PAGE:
19. The Trinity. Augustine - 1963 - Catholic University of America Press.
  20. On the Trinity.Gareth B. Augustine & Matthews - 2002
  21. Augoustinou Peri Triados Vivlia Pentekaideka.Maximus Augustine, Manoles Planudes, Isavella Papathomopoulos, Gianpaolo Tsavare & Rigotti - 1995
  22. The Trinity and the Life of the Christian: A Liturgical Catechism.Lewis Ayres - 2011 - New Blackfriars 92 (1037):3-17.
  23. Augustine and the Trinity.Lewis Ayres - 2011 - Augustinian Studies 42 (1):87 - 90.
  24. Not Three People: The Fundamental Themes of Gregory of Nyssa's Trinitarian Theology as Seen in To Ablabius: On Not Three Gods.Lewis Ayres - 2002 - Modern Theology 18 (4):445-474.
  25. Forward Looking Universal Bioethics: Polytheism and Monotheism.Jayapul Azariah - 2001 - Eubios Journal of Asian and International Bioethics 11 (5):157-158.
  26. A Changing of the Christian God The Doctrine of the Trinity in the Seventeenth Century.William S. Babcock - 1991 - Interpretation: A Journal of Bible and Theology 45 (2):133-146.
    In the interval between the time of the Reformation and today, large numbers of Christians seem quietly to have shifted their allegiance from one God to another, leaving themselves with the doctrine of the Trinity but no longer retaining the God whom it adumbrates.
  27. Trinity, Generality, and Dominance.H. E. Baber - 2016 - Religious Studies 52 (4):435-449.
    I defend a relative identity solution to the identity puzzle posed by the doctrine of the Trinity. It has been argued that relative identity theories which admit absolute identity, such as the account proposed here, do not succeed in saving the doctrine of the Trinity from logical incoherence. I show that this argument fails. Relative identity theories that admit absolute identity are logically conservative, metaphysically innocent, and unproblematic. And, given the account I propose we can, without incurring any logical or (...)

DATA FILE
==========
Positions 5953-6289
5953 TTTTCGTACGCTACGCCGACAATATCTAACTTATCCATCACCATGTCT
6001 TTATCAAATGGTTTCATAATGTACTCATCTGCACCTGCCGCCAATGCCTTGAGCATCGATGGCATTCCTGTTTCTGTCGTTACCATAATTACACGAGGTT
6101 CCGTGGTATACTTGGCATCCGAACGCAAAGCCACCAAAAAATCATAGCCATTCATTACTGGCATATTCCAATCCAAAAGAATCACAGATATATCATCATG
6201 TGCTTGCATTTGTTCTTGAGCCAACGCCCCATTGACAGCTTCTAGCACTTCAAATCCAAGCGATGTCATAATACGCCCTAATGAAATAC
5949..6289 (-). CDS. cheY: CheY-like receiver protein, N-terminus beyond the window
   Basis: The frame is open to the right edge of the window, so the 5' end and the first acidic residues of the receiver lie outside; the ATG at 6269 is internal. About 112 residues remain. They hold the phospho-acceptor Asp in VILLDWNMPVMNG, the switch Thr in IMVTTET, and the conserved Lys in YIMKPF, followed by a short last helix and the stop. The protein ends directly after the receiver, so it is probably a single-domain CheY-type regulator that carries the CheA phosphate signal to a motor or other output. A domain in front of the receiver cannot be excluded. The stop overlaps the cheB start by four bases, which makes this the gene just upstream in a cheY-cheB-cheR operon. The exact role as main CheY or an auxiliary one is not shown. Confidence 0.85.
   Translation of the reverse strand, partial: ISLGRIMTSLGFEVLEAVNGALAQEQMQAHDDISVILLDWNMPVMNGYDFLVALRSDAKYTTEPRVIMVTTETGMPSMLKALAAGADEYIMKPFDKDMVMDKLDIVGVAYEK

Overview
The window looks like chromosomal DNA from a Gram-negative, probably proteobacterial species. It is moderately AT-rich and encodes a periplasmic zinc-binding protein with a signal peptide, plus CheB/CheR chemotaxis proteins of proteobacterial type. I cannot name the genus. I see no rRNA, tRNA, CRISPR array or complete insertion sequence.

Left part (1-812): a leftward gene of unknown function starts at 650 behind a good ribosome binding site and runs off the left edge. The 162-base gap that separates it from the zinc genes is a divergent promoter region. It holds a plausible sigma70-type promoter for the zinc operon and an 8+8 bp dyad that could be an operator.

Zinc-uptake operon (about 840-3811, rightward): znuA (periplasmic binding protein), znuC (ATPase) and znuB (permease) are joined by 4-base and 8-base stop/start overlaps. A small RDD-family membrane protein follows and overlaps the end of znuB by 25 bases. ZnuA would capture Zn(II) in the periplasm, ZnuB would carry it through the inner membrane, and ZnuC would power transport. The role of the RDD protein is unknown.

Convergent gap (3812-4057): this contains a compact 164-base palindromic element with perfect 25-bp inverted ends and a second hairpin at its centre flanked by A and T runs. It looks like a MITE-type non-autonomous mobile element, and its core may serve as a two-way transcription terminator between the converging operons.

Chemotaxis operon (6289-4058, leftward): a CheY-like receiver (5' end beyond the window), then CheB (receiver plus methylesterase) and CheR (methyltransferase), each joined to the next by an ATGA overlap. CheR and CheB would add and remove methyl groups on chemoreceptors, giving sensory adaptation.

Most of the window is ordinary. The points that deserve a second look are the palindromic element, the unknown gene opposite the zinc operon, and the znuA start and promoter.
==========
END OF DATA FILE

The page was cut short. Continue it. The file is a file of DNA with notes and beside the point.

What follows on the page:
28. The Trinity.H. E. Baber - 2015 - Faith and Philosophy 32 (2):161-171.
    Prima facie, relative identity looks like a perfect fit for the doctrine of the Trinity since it allows us to say that the Father, Son and Holy Spirit, each of which is a Trinitarian Person, are the same God but not the same Person. Nevertheless, relative identity solutions to logic puzzles concerning the doctrine of the Trinity have not, in recent years, been much pursued. Critics worry that relative identity accounts are unintuitive, uninformative or unintelligible. I suggest that the relative (...)
  29. Trinity, Filioque and Semantic Ascent.H. E. Baber - 2008 - Sophia 47 (2):149-160.
    It is difficult to reconcile claims about the Father's role as the progenitor of Trinitarian Persons with commitment to the equality of the persons, a problem that is especially acute for Social Trinitarians. I propose a metatheological account of the doctrine of the Trinity that facilitates the reconciliation of these two claims. On the proposed account, ‘Father’ is systematically ambiguous. Within economic contexts, those which characterize God's relation to the world, ‘Father’ refers to the First Person of the Trinity; within (...)
  30. Sabellianism Reconsidered.H. E. Baber - 2002 - Sophia 41 (2):1-18.